During last year I have been working full time with researching and writing. Despite the Corona which has been absolutely awful but luckily not disturbing my work too much. One of the fruits from last year is my article in this beautiful and outstanding Routledge publication edited by Kerry Greaves from the University of Copenhagen.
My article with title “Modern Corporeality: Body, Movement, and Dance in Ellen Thesleff’s Art” is focusing on finding ut how the Finnish painter Ellen Thesleff (1869–1954) handled and pictured the female body in her art at the beginning of the 19th century. From the beginning of the twentieth century Thesleff painted vivid female figures and landscapes, placing emphasis on the artist’s subjective experience and appearance of reality and nature. My argument is that Thesleff’s aim in painting was not only to document or repeat the body, movement, or dance on canvas, but to live it in space and to let the modern corporeality to happen on the canvas.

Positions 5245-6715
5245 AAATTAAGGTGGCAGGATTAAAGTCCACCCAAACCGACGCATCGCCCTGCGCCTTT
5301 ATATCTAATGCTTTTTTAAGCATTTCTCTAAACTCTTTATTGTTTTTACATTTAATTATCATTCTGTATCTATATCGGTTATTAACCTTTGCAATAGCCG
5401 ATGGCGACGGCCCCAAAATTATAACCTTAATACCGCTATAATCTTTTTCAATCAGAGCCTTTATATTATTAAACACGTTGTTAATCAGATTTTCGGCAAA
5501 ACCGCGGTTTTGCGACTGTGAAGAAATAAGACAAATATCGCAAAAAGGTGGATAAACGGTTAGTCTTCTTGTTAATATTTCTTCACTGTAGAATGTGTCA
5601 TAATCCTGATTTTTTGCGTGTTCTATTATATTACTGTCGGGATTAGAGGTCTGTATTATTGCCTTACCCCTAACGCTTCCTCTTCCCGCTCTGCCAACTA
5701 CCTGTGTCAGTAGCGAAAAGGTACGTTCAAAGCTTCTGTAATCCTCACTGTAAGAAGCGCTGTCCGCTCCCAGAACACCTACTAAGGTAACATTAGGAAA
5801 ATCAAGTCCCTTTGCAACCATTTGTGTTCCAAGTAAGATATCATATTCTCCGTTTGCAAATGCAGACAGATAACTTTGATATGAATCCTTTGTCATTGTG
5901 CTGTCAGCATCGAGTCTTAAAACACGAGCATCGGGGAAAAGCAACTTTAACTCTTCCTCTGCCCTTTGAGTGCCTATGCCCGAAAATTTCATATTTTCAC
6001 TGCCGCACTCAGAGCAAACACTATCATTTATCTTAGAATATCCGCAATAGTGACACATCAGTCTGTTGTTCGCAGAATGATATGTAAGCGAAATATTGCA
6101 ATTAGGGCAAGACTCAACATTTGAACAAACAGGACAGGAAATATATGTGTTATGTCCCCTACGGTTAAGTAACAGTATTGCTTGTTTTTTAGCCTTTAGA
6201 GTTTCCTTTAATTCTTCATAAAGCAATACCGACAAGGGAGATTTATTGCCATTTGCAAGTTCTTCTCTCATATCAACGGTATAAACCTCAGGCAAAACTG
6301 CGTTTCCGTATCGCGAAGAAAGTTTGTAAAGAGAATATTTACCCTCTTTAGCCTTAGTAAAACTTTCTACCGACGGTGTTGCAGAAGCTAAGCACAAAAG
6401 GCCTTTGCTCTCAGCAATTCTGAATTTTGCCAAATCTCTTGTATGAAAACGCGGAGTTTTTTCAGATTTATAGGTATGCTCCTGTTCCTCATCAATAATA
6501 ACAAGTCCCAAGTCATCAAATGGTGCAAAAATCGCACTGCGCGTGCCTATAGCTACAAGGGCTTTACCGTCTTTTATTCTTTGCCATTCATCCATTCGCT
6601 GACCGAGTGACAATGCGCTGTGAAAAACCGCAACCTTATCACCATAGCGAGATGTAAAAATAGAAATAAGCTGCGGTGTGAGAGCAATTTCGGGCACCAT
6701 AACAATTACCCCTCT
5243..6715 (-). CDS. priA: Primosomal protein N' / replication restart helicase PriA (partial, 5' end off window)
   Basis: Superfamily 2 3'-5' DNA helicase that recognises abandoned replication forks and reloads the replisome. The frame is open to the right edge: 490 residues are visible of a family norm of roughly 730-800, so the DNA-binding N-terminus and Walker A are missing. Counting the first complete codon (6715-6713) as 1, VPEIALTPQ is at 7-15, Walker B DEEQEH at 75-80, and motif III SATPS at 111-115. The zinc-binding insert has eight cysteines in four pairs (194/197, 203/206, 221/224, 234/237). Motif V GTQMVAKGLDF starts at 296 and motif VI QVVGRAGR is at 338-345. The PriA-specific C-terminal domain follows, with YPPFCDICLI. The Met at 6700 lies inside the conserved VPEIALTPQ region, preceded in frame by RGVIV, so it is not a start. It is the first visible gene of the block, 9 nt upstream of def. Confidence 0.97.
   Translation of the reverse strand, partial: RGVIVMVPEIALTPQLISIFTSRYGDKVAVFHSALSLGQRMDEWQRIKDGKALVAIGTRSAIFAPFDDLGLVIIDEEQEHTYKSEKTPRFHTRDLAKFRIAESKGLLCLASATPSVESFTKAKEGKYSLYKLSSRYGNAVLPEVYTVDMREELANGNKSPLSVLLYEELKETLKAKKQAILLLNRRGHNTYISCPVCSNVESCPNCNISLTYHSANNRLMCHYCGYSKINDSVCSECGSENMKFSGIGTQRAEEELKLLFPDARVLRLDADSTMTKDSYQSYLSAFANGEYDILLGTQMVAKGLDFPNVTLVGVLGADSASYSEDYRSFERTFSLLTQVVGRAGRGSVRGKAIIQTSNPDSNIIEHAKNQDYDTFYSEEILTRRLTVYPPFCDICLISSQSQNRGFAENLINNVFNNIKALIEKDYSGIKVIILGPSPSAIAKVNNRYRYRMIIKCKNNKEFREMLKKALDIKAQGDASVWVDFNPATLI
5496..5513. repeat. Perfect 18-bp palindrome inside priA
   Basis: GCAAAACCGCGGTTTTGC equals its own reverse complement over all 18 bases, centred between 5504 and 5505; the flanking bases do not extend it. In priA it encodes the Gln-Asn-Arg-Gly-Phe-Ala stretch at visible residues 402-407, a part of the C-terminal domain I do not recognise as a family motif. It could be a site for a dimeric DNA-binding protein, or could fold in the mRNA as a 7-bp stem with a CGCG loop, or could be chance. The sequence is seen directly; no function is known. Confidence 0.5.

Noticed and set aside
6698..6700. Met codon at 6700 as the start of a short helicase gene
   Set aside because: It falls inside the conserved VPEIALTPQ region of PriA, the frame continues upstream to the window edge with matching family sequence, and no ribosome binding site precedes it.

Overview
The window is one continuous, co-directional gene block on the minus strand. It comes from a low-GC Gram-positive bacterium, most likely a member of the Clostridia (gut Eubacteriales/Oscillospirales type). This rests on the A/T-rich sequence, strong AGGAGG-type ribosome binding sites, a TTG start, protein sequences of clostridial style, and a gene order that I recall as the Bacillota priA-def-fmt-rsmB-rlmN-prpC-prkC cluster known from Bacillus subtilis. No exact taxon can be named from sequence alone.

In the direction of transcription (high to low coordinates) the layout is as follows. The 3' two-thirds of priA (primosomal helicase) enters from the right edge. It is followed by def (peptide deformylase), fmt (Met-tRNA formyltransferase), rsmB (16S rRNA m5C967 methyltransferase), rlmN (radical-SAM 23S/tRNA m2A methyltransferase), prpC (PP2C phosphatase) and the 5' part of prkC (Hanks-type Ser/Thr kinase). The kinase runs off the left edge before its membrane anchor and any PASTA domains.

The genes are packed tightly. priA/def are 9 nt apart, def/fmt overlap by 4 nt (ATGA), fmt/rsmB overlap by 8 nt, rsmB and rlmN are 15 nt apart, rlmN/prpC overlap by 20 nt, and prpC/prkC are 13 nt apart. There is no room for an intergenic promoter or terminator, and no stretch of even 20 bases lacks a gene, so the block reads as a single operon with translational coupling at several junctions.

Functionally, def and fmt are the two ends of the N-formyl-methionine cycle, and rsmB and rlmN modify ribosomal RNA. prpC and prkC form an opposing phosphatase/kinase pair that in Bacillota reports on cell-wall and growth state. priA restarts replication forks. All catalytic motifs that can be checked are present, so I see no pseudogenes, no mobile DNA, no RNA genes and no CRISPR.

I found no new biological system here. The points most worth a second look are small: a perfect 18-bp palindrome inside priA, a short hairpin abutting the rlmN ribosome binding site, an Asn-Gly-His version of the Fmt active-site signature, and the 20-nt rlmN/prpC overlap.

Two thoughts of two outstanding women, Thesleff herself and the french feminist Hélène Cixous, have guided my way during this writing process:
“A figure composed purely of color—movement—through color.”
Ellen Thesleff’s journal, January 28, 1917
“Woman must put herself into the text—as into the world and into history—by her own movement.”
Hélène Cixous, The Laugh of the Medusa, 1975
Please read more from the book which is available in early April 2021.